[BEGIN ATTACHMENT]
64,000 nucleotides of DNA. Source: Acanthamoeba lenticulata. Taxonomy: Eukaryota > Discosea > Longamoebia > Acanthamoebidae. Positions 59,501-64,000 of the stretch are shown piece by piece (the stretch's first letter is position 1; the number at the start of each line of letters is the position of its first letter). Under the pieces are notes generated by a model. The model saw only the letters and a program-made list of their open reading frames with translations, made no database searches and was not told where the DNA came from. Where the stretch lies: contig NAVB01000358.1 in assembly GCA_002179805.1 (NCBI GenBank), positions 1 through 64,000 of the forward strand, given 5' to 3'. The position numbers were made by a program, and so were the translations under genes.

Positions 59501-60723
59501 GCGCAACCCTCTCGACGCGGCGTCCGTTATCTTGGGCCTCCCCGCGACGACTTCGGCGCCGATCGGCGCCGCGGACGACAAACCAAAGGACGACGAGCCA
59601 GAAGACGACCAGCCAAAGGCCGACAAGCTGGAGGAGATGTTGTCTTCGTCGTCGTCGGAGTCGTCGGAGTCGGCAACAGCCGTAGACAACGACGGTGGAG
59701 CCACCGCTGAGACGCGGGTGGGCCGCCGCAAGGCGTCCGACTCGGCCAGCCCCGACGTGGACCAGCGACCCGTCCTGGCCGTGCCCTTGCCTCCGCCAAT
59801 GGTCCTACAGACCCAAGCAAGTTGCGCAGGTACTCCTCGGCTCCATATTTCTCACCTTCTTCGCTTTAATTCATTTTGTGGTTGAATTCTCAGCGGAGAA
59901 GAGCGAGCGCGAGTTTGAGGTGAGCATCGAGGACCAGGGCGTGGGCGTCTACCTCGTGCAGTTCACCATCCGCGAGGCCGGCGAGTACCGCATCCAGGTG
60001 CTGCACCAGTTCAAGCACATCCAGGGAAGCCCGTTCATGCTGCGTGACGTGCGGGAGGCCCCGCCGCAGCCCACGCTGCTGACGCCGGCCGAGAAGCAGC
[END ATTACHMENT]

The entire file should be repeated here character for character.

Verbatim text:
64,000 nucleotides of DNA. Source: Acanthamoeba lenticulata. Taxonomy: Eukaryota > Discosea > Longamoebia > Acanthamoebidae. Positions 59,501-64,000 of the stretch are shown piece by piece (the stretch's first letter is position 1; the number at the start of each line of letters is the position of its first letter). Under the pieces are notes generated by a model. The model saw only the letters and a program-made list of their open reading frames with translations, made no database searches and was not told where the DNA came from. Where the stretch lies: contig NAVB01000358.1 in assembly GCA_002179805.1 (NCBI GenBank), positions 1 through 64,000 of the forward strand, given 5' to 3'. The position numbers were made by a program, and so were the translations under genes.

Positions 59501-60723
59501 GCGCAACCCTCTCGACGCGGCGTCCGTTATCTTGGGCCTCCCCGCGACGACTTCGGCGCCGATCGGCGCCGCGGACGACAAACCAAAGGACGACGAGCCA
59601 GAAGACGACCAGCCAAAGGCCGACAAGCTGGAGGAGATGTTGTCTTCGTCGTCGTCGGAGTCGTCGGAGTCGGCAACAGCCGTAGACAACGACGGTGGAG
59701 CCACCGCTGAGACGCGGGTGGGCCGCCGCAAGGCGTCCGACTCGGCCAGCCCCGACGTGGACCAGCGACCCGTCCTGGCCGTGCCCTTGCCTCCGCCAAT
59801 GGTCCTACAGACCCAAGCAAGTTGCGCAGGTACTCCTCGGCTCCATATTTCTCACCTTCTTCGCTTTAATTCATTTTGTGGTTGAATTCTCAGCGGAGAA
59901 GAGCGAGCGCGAGTTTGAGGTGAGCATCGAGGACCAGGGCGTGGGCGTCTACCTCGTGCAGTTCACCATCCGCGAGGCCGGCGAGTACCGCATCCAGGTG
60001 CTGCACCAGTTCAAGCACATCCAGGGAAGCCCGTTCATGCTGCGTGACGTGCGGGAGGCCCCGCCGCAGCCCACGCTGCTGACGCCGGCCGAGAAGCAGC